Sunday, November 17, 2013

Logging an Item

MSBuild items seem like the should be almost the same as properties, but they are different in some odd ways. Time to add support for them.

Most of the time was just spent iterating with MSBuild, trying to understand what it expected, and how it would respond to different inputs. I'm glad I'm encapsulating that here in this class, so the rest of my Task code doesn't have to worry about it.

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EDIT: After posting this, I noticed a bug. I had hard-coded the name on line 7 of LogProperty. Some TDD gurus insist that you write more than one test before removing hard-coded results. If I had done that, I would have caught that bug before committing my code. I'm tired, so I'm looking for shortcuts; if I had a pair, I bet we wouldn't have let that happen.

Refactoring the test

All the TDD gurus admonish us to keep our test code well-factored.* I know I'll want to write more tests soon, so now is a good time to clean up the test I have. Let's refresh ourselves with starting code:

Loading Gist 7519763

This is a job for Extract Method. Most of the effort goes in to picking the right places to slice the method in to bits.

It's easier to know where to slice when you have a second (or 3rd!) example - it's easier to see the duplication. On the other hand, refactoring 3 is more work than refactoring 1. I took a quick stab at writing a new test, saw the duplication, deleted it, and then refactored. Call this an educated guess.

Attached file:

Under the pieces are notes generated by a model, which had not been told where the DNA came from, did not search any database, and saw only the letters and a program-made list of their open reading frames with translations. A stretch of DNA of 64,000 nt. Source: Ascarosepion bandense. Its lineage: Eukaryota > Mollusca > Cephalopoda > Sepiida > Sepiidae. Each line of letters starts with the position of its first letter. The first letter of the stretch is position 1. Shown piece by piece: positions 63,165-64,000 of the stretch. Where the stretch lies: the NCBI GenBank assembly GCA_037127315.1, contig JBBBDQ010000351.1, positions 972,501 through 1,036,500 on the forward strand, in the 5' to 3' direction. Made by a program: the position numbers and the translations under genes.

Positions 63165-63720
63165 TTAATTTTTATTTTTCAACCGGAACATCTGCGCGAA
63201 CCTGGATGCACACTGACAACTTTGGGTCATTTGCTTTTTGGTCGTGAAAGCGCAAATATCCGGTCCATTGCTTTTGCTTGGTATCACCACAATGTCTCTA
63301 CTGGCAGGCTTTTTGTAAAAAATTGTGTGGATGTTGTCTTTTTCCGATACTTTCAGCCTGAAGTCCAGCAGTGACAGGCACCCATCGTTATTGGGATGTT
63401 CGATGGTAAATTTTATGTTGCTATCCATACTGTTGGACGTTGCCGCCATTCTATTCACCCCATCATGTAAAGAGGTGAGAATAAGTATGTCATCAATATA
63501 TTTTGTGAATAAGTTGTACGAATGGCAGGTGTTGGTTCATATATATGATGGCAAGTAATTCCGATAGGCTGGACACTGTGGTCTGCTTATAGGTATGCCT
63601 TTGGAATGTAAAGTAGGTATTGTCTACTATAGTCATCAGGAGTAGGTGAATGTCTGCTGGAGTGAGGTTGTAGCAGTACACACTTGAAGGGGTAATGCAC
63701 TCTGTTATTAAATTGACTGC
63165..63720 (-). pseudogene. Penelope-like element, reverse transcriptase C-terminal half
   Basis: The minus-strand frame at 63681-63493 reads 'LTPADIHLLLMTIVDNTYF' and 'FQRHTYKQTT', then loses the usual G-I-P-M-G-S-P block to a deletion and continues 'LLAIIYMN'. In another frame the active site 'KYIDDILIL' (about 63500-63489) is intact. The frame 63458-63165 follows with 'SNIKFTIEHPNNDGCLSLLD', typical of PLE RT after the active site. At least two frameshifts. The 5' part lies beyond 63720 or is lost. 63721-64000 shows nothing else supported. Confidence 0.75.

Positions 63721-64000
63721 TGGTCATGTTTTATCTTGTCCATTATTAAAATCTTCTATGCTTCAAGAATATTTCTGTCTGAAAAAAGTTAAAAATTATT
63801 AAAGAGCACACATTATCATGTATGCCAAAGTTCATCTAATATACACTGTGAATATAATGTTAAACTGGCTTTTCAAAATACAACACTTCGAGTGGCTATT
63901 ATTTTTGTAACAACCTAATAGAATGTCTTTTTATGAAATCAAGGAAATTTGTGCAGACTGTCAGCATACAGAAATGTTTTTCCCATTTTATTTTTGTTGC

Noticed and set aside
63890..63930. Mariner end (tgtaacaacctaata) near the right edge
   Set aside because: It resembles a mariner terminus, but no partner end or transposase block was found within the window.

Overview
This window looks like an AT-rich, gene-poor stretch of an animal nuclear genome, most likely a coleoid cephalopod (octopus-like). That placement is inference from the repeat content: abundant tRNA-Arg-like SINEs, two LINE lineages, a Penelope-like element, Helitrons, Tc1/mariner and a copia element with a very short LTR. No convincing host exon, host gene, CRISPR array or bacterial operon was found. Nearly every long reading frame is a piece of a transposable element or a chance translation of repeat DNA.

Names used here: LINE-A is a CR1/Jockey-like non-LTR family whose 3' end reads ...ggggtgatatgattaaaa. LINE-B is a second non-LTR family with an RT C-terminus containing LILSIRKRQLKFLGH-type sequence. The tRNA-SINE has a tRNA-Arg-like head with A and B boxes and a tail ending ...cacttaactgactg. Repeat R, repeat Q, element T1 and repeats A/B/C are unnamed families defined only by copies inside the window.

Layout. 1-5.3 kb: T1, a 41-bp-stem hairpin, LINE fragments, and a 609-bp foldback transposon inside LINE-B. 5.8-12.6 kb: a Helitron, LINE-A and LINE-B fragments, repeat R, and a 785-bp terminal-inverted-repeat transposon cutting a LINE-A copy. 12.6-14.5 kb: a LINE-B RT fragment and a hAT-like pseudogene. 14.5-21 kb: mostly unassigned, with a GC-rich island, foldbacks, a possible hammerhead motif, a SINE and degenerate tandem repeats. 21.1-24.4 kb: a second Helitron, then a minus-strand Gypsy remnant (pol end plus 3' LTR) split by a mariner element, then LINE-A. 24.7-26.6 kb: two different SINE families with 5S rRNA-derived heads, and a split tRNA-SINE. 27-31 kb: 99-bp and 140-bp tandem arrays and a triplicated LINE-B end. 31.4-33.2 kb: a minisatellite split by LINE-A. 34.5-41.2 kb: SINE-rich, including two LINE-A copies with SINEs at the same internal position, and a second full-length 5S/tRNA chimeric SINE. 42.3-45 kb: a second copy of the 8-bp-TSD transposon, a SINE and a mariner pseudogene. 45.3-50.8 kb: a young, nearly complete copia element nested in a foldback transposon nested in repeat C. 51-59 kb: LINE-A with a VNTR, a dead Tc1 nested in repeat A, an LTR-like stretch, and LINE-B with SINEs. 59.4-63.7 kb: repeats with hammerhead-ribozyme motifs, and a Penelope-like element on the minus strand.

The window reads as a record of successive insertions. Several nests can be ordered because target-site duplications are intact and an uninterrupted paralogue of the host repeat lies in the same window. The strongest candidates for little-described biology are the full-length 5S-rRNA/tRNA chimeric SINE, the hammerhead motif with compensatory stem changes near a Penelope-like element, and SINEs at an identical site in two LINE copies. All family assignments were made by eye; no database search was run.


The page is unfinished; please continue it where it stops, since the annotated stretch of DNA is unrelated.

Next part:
Here's what I ended up with:

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I'm curious about this new assert. Some TDD gurus mention custom asserts as one element of advanced TDD, so I am going to pay attention here and see if anything interesting happens.

Next up, a new feature, with a new test. Let's see if my refactoring works out.

*Arlo Belshee goes a step further: don't worry about duplication between tests as much as making the rests read cleanly. They should say exactly what you want to test, no more, no less. He says tests should be "WET" - Write Explicit Tests, while product code should be "DRY" - Don't Repeat Yourself.

Refactoring the logging

Now that the tests are working OK, I want to turn my attention back to the other goal: cleaner code for task parameter logging. Here's the current implementation:

Loading Gist 7517928

I want to refactor this to generalize. I'm not going to add additional tests just yet, even though maybe I should. At least I have enough test coverage that I don't have to spend time manually testing as I go.

I used very small steps, but the outline is:
  1. Extract Method LogInputs, push it up to base class LoggingTask
  2. Replace the hard-coded "Foo" and this.Foo with reflection via this.GetType().GetProperty("Foo").Name and .GetValue(this).
  3. Extract method LogInput, taking a PropertyInfo
  4. Replace GetProperty() with a loop over GetProperties(), filtering by the [Required] attribute.
  5. Extract Method GetPropertyInfos and HasAttribute.
Here's the result:

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As an indication that I'm on the right track, see how small the test task is:

Loading Gist 7521995

You will also need this extension:

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I don't really like that he [Required] attribute is used to find parameters; that's not quite the right rule. But I'll come back to that later.

Creating the MSBuild project in-memory

Now that we're no longer running the MSBuild command line, the next isolating refactoring is to create the project file in memory, too. To do that, I used ProjectRootElement: